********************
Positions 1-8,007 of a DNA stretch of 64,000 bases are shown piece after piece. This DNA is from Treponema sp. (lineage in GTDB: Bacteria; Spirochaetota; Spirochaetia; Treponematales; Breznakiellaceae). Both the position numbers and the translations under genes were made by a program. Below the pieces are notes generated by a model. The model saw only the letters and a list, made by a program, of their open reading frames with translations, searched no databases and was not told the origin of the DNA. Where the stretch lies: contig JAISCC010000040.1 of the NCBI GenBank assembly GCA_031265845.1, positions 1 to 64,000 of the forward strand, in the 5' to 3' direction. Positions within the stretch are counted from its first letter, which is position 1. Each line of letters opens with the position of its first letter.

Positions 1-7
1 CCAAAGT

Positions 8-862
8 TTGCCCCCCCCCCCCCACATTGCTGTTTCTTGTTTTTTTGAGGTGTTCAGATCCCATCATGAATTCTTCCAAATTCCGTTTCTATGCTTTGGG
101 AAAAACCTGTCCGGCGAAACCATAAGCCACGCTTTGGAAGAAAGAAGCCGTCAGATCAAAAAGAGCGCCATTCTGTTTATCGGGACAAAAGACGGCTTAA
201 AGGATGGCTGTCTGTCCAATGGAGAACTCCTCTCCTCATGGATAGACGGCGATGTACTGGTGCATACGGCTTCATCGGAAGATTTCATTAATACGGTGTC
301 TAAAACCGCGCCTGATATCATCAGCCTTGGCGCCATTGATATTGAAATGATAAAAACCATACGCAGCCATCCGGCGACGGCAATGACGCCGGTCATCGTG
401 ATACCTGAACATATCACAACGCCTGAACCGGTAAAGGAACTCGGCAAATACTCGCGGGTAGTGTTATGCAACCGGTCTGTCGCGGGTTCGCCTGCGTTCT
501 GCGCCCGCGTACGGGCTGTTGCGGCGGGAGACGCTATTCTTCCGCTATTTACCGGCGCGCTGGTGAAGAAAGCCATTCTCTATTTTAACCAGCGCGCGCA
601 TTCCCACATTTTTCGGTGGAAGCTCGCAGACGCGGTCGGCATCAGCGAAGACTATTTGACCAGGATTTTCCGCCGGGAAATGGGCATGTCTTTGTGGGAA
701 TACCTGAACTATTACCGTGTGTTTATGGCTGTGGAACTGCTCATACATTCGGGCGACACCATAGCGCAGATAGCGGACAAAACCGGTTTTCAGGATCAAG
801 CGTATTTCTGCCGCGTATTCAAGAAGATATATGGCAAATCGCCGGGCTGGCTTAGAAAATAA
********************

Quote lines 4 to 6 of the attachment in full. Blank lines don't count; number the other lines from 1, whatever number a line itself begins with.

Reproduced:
Positions 8-862
8 TTGCCCCCCCCCCCCCACATTGCTGTTTCTTGTTTTTTTGAGGTGTTCAGATCCCATCATGAATTCTTCCAAATTCCGTTTCTATGCTTTGGG
101 AAAAACCTGTCCGGCGAAACCATAAGCCACGCTTTGGAAGAAAGAAGCCGTCAGATCAAAAAGAGCGCCATTCTGTTTATCGGGACAAAAGACGGCTTAA